I went to Chicago for the first time a couple weeks ago. In between conference talks I attended and my own presentation and intense sessions of dissertation writing, I was lucky enough to explore a few famous areas of the Windy City. I even got to write with a view on the Bean (Cloud Gate):
But first, let me fangirl a little bit: Zoltán Dörnyei mentioned Ben Heddy, one of my mentors, during his keynote presentation at TESOL 2018.
What to See
First, I highly recommend walking downtown and along the lake to Navy Pier. The view is breathtaking, especially if you’re not used to skyscrapers. I did not get to ride the ferris wheel, but enjoyed the view very much. The color of Lake Michigan is stunning, and the river is even greener (even without Instagram filters).
Second, if you like art or pretend you like art, have time (or do not want to study), and some money, tour the Chicago Art Institute. It’s pricey ($19 for students), but oh so worth it if it’s one of the only things you do there. I had seen a few paintings or sculptures when they were lended by other museums in France, but I really enjoyed seeing Hopper’s Nighthawks, a concentration of Andy Warhol’s which I had been lucky to see at the Tate Modern ten years ago, a few Van Gogh, and a selection of Rodin’s sculptures.
I grew up with a replica of the Thinker in my parents’ living room, and although I did not know much about Rodin, I went ugly crying in the Institute when I saw the original (I’ll put that on the account of fatigue).
Third: I also got to enjoy the view from Sears Tower but the price ($24) is prohibitive and becomes completely absurd when the building gets surrounded with clouds: you simply do not get to see much. I was lucky enough to get there when the weather was still nice enough, but left the building after 2 hours in line (yes, carrying my laptop and everything else) and people were waiting to see pretty much nothing from the 103rd floor. So here’s a few suggestions from Captain Obvious : check the weather and don’t carry your house in your bag. If it’s really cloudy, don’t waste your money.
I walked a little bit more and by chance ran into the Union Station (which was being renovated). Yes, this is where Andy Garcia and Kevin Costner caught Al Capone’s bookkeeper in The Untouchables.
What to Eat/Drink
Unfortunately, my exploration of this was very limited, but I did get to try a local brew, eat a slice of deep dish pizza at Lou Malnati’s Pizzeria with some colleagues, and enjoy some soup and chai tea lattes from a series of cute coffee shops including The Spoke and Bird (located on 205 E 18th St, Chicago, IL 60616, just 10 min by walk from the McCormick Place). I was also recommended Giordano’s Pizza, Gino’s East as well as The Purple Pig, Portillo’s Hot dogs, and Ground Control (this one is a vegan option) by several friends, and Hanckok Tower for a drink.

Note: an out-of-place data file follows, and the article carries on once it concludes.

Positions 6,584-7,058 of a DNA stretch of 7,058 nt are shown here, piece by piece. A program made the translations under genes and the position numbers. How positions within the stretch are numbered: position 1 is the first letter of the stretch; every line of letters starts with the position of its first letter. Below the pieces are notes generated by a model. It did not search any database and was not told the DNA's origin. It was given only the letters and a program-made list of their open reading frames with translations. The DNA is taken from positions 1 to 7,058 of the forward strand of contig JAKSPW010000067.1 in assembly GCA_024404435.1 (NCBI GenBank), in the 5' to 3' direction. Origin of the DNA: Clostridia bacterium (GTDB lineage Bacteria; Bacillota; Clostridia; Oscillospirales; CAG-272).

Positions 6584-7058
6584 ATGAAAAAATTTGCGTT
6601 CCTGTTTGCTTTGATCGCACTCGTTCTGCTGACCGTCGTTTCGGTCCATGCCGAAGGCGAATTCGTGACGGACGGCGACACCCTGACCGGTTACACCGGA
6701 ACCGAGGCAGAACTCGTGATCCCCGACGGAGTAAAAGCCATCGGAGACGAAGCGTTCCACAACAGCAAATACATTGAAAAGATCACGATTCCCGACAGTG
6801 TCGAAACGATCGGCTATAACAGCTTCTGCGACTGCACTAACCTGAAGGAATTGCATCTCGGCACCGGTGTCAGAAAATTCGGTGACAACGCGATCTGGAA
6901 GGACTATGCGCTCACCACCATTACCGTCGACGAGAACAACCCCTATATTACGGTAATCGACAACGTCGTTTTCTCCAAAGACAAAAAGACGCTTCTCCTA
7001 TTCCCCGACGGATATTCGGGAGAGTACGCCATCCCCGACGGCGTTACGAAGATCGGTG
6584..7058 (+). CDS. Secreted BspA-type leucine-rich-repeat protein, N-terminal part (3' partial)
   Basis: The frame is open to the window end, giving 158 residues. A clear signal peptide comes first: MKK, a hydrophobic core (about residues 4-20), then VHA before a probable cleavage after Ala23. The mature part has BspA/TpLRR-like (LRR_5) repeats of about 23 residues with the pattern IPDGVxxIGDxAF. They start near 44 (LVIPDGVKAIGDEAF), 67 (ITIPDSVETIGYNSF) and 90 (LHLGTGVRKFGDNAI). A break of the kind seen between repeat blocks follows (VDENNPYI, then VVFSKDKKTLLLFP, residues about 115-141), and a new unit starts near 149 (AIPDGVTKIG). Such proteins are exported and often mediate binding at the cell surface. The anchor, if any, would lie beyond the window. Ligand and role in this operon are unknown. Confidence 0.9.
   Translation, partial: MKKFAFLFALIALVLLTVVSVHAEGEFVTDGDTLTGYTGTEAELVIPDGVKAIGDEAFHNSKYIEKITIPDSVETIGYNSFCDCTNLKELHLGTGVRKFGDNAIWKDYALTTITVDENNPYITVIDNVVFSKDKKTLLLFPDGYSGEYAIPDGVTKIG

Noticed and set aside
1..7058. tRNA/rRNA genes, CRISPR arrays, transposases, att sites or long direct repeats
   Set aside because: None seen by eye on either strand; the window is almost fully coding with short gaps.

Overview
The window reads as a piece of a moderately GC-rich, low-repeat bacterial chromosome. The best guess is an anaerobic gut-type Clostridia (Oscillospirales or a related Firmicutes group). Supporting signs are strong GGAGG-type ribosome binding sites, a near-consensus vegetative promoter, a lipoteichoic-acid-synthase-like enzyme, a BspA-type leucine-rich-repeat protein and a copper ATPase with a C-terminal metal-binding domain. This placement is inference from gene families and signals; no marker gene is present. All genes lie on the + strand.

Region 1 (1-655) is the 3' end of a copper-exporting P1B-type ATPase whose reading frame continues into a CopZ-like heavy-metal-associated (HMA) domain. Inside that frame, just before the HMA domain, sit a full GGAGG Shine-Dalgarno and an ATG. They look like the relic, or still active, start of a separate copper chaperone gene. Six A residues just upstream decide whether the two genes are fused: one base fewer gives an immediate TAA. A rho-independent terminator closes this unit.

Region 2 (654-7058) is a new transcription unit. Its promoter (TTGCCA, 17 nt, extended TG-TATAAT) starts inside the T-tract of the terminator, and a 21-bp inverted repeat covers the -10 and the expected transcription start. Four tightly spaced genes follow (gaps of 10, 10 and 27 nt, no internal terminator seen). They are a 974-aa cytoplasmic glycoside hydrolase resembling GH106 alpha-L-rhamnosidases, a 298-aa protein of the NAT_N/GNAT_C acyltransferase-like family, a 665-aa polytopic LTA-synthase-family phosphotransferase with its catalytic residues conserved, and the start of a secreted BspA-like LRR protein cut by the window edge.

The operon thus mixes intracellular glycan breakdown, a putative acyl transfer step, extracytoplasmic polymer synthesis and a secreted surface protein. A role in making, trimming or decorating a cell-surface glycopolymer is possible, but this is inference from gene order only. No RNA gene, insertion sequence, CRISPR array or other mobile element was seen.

Recommendations for grad students on a budget or not:
- Apply for travel grants: your academic department, your college, the graduate college, your grad student senate usually have grants for you. Follow directions, meet deadlines, and actually know what you’re talking about in your research, but be able to present it to people who are not specialists. Most of the time, committees are not from your field and simply want to be able to understand whether your research is clear. Be concise.
- Ask for your registration fee to be waived. Some organizations are willing to let you go for free. They want you to learn, not to starve.
- Volunteer at the conference: you might get a free lunch, network, or even your registration fee waived.
- Do not stay at the conference hotels (unless your advisor tells you to): they’re way too expensive. Instead, look for a room or an apartment to share with AirBnB.
- If you do not know anyone going to the conference, contact the organizers to know if they can give your contact info to share a room.
- Network! This is a golden opportunity to meet people in your field and potential future employers or colleagues.
- Tidy up, but get comfy shoes (avoid heels if you can): you’ll likely spend the day walking in the venue or standing by your poster.
- Avoid heavy bags. You don’t need what’s in your satchel.
- Bring business cards and resumes.